More over 60s don't want to give up work

Tom Wilson
26 August 2015
While many people can't wait to give up the day job after 40 years of hard graft, new research has shown that more than one in 10 over 60s doesn't ever plan to stop. According to Retirement Advantage, 5% of over 50s and 11% of over 60s have no intention of retiring. While finances were a major concern for the over 50s at 41%, 20% said they were worried about a loss of social interaction while another 20% said they would be bored without work to fill their time. However, while this age group may still have the desire to work, they may not necessarily want to stay in the same job. Nearly half expect to work part-time while a further 22% wanted to take on voluntary work.Find the best pension funds available on your selected pension platform Phased retirement approachAndrew Tully, pensions technical director at Retirement Advantage, said: "The research demonstrates the traditional idea of a cliff edge retirement at state pension age is well and truly in the past. What we're seeing instead is a phased approach, where retirees expect to continue to work in some capacity beyond traditional retirement age. "The high number of people hoping to move into unpaid voluntary roles highlights how important continuing to make a contribution is for many people, as well as their desire to avoid losing the social aspects of work." As a result, Tully said the pensions industry needed to evolve to help it meet the needs of retirees. He added: "Products and services need to allow retirees the flexibility to vary their income across their retirement as they need it. With many retirees considering easing into retirement by continuing to work in some capacity, the pension income they require on the first day of retirement will quite often be completely different to what they need 10 years later."Find out everything you need to know about the new pension freedoms and how to plan ahead for the retirement you deserve with the new issue of How to Retire in Style. The magazine is available to buy now from all leading newsagents, priced at £4.99. It can also be ordered online here for £6 including postage and packing.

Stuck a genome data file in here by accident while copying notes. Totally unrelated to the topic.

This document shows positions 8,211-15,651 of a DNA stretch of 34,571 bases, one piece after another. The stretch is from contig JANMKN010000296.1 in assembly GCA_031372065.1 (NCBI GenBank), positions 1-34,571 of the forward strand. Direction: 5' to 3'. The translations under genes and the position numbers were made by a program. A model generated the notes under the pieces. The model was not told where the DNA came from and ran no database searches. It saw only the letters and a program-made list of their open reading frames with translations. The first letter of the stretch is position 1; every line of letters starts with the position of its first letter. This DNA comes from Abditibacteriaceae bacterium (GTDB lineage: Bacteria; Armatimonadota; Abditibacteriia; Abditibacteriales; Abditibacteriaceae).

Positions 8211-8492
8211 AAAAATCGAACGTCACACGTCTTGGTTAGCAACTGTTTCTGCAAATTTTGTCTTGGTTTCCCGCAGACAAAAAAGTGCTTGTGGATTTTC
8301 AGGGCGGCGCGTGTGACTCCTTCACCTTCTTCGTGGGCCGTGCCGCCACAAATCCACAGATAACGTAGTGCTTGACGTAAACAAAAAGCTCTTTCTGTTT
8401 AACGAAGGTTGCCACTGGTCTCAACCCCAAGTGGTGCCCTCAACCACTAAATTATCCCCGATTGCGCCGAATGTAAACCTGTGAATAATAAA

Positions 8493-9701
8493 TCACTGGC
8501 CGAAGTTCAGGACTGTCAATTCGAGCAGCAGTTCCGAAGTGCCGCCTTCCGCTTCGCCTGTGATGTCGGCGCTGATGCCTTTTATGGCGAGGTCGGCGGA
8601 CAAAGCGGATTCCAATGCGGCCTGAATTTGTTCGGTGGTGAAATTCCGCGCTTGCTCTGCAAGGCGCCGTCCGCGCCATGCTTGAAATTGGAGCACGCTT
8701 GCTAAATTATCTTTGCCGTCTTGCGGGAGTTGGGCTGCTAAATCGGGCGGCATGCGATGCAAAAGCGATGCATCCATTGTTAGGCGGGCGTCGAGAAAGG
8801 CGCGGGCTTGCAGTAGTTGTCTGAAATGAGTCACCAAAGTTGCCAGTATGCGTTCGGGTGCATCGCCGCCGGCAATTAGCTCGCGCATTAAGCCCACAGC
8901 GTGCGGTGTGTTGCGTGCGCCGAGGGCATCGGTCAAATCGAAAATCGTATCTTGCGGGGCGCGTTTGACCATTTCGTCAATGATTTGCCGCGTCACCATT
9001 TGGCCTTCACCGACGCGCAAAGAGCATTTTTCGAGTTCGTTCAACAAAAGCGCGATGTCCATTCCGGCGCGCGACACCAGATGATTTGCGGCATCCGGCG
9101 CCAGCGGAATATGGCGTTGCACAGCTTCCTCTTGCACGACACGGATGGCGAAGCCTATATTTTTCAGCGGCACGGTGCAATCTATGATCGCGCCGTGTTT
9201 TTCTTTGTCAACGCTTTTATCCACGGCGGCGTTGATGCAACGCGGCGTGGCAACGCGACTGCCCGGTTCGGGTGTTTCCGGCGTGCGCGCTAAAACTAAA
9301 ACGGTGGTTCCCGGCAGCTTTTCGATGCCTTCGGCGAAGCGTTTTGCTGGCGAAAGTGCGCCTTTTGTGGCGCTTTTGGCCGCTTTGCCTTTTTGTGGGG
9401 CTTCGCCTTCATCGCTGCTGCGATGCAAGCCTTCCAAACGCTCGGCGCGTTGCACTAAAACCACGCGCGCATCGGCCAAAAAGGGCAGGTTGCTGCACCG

Add new comment